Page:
After developing COVID-19 symptoms, President Donald Trump took a helicopter to a hospital where top doctors and a presidential suite awaited him. While that level of care is of course expected for the Oval Office occupant, my own recent experience reflects the more ordinary reality most people face if they’re infected.
No medical SWAT team swoops in at the moment you test positive. Unless your symptoms are severe right away, you go home and use your best judgment and the tools at hand, like the acetaminophen and thermometer in the medicine cabinet, to manage the disease and determine if or when additional medical care is needed.
It’s disconcertingly do-it-yourself, but that’s how it is.
My husband and I knew we were taking a risk when we decided last month to travel by car to Florida for the small funeral of a beloved family member. We figured we’d wear masks, social distance, take other precautions and we’d be fine.
But four days after our return home, we both developed a dry cough, congestion, aches and then, more ominously, lost our sense of smell. After arranging a testing time by phone, which took about a day to find a slot close to us, we climbed into our Ford Fusion and drove to a MedExpress clinic next to a local Walgreens.
We pulled into parking space No. 1, called the clinic, answered some routine questions. About 30 minutes later we departed after having our nasal cavities swabbed by the nurse who reached in through the car windows.
Then we went home, got back on our company laptops and resumed work in our home offices: the kitchen table and an upstairs bedroom. Two days later, we checked our results online. The virus had been detected in our samples. We were COVID positive, a development greeted with quietly uttered expletives and a sense of resigned resolve.
What’s struck me most is how much we’re on our own. The state health department called both of us within an hour to gather information and offer guidance on how long to quarantine. The clinic staff called after, just to make sure we’d seen our results. But our care is really up to us, and it’s essentially directed by what we’ve gleaned in the months since the pandemic began.
Our days feature multiple breaks to monitor temperatures and check our blood oxygen levels with the finger-clip pulse oximeter I bought a while back just in case. Our medications aren’t some exotic experimental drugs. Instead, we’re relying on Target-brand painkillers and cough syrup, things I’d stocked up on back in early March.
We’re resting when we’re tired. Other than that, there’s not much else we can do unless things take a turn for the worse. Again, whether we need to seek out emergency care will be a decision we make, perhaps with a call to a nurse line for a second opinion. I’m an editorial writer with years of experience covering public health. I’ve been writing about this pandemic almost nonstop since early February, yet this responsibility is still daunting. I’m tired and achy, but can’t let down my guard.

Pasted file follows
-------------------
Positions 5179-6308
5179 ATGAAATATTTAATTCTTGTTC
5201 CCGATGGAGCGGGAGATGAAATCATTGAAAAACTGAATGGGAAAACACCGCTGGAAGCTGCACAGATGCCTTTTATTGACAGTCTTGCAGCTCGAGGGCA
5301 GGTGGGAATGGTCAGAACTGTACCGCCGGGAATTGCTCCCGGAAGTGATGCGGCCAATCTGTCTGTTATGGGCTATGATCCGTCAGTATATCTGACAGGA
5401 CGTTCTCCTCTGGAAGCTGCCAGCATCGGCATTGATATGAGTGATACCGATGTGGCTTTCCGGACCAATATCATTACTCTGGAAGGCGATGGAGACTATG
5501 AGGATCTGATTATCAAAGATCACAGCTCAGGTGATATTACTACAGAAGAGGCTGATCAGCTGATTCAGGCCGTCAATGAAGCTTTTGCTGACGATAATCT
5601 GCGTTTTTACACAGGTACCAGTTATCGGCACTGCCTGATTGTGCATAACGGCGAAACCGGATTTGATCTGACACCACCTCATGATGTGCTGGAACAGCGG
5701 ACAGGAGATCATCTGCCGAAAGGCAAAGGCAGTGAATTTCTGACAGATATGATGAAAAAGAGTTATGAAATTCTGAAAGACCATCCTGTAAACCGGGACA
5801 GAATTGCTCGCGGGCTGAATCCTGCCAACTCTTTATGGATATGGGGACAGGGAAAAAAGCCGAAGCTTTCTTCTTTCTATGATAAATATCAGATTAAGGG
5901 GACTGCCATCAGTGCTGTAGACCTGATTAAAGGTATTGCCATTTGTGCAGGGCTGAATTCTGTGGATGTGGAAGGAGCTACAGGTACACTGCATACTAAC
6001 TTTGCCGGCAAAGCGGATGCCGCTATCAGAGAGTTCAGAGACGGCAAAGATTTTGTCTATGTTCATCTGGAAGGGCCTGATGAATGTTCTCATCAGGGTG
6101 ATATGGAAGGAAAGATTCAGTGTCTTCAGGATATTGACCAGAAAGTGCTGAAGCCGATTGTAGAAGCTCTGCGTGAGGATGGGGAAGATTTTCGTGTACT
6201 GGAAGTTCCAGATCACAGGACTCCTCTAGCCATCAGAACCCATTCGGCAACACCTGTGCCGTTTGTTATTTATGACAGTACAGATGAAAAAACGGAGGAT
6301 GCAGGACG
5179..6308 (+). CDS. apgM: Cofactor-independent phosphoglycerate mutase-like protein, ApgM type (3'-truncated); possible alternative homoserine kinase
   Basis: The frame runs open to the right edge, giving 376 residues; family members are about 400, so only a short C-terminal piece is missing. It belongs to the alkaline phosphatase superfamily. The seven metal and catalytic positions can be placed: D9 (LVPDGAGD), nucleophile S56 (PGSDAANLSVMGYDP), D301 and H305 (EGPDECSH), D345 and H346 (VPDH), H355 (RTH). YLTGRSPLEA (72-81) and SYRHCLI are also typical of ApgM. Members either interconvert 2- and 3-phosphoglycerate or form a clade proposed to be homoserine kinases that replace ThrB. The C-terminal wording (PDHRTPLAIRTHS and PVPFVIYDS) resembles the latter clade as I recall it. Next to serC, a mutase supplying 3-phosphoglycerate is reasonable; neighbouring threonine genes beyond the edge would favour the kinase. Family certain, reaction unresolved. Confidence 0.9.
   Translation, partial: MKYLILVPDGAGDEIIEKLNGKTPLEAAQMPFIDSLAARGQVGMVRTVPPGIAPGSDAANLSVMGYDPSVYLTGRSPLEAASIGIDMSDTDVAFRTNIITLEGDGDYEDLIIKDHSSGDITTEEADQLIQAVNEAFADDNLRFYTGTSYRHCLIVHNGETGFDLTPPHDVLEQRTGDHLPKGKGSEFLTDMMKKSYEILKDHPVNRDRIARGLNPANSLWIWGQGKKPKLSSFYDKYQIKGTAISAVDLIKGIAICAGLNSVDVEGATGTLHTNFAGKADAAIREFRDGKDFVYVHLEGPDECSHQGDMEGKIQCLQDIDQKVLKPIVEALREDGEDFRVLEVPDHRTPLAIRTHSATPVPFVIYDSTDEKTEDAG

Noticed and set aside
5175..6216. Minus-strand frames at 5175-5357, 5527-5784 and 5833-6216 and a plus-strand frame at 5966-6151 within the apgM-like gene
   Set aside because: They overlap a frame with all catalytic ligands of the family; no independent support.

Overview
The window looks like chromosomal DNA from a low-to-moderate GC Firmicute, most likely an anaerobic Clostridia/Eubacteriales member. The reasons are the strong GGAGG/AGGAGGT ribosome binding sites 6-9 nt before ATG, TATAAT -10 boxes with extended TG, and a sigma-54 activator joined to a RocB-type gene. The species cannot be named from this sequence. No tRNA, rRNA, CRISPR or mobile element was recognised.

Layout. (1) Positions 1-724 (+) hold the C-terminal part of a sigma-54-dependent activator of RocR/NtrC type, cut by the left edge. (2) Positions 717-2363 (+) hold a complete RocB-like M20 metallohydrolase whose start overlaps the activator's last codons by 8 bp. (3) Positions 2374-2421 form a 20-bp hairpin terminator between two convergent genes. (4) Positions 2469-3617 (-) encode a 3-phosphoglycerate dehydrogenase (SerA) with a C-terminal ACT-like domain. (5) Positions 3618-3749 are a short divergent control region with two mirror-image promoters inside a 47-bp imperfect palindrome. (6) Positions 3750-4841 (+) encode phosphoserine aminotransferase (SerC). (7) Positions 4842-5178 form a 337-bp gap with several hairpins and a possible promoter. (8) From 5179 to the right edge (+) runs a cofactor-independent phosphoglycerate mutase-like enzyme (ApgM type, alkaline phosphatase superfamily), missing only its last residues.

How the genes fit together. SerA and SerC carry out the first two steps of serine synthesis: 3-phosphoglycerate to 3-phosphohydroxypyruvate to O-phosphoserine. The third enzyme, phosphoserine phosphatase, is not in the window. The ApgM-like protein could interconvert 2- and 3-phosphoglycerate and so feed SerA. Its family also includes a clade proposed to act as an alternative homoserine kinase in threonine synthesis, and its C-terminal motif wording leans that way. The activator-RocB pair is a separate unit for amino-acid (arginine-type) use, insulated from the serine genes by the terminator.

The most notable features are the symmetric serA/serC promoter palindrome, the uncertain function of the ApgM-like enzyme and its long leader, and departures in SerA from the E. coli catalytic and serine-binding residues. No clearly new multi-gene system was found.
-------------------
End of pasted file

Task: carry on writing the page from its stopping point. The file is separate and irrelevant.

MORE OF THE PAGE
The concerned calls from family and friends are appreciated. They’re mostly a combination of “What, you’re still working?” and “Do you need someone to pick up groceries?” The answers are “yes” and “no.”
Thankfully, Amazon and our local grocery store have left essentials on our doorstep. And we’re still working for a lot of reasons, but this is probably the biggest one: It makes the time go by faster.
Having COVID is a waiting game — if you’re lucky. My husband and I are in our 50s, in reasonably good health and so far, this has been like having a moderately bad chest cold. We don’t feel great, but we also aren’t flat-on-our-back-sick right now. So, we’re writing in my case and managing a crew of engineers in his case.
It keeps our mind off a sobering reality: This could easily change. We know all too well that COVID can take a turn for the much worse, particularly in the second week, which we are in the midst of. A line from an old Kenny Loggins song (from the 1980s “Top Gun” movie) keeps playing in my mind: “Ride into the danger zone.”
And so, we stay vigilant and wield the household tools we have against the virus. There’s a sigh of relief when we get normal results with each temperature and blood oxygen reading. But we still have a ways to go. It’s like driving very carefully through a blizzard. We’re creeping along, grateful to pass mile markers and still be on the road but the ditch looms menacingly. We are well aware that more than 2,100 Minnesotans have succumbed.
Focusing on work and routine things, like doing laundry, hasn’t kept me from obsessing over where we were infected. We’re not aware of anyone else at the funeral, including the two other attendees staying at our hotel, who has tested positive. Our symptoms instead line up best with exposure on the trip back home. We had overnight stays in two states. And while we didn’t eat inside restaurants, we did do takeout and drive-through and we made the usual stops for gas and bathroom breaks.
Yes, we wore masks, socially distanced and practiced good hygiene. But not everyone else at the hotels, restaurants or gas stations extended the same courtesy. One of the reasons I am sharing my story is that I see a lot of people on social media posting pictures of short getaways or even vacations. Masks, distancing and good hygiene reduce your risk but can’t eliminate it.
For now, we just keep moving forward as best we can, hoping soon to be on the other side of the COVID “danger zone.”
Be careful out there. We thought we had been. It wasn’t enough.
Jill Burcum is an editorial writer for Star Tribune Opinion.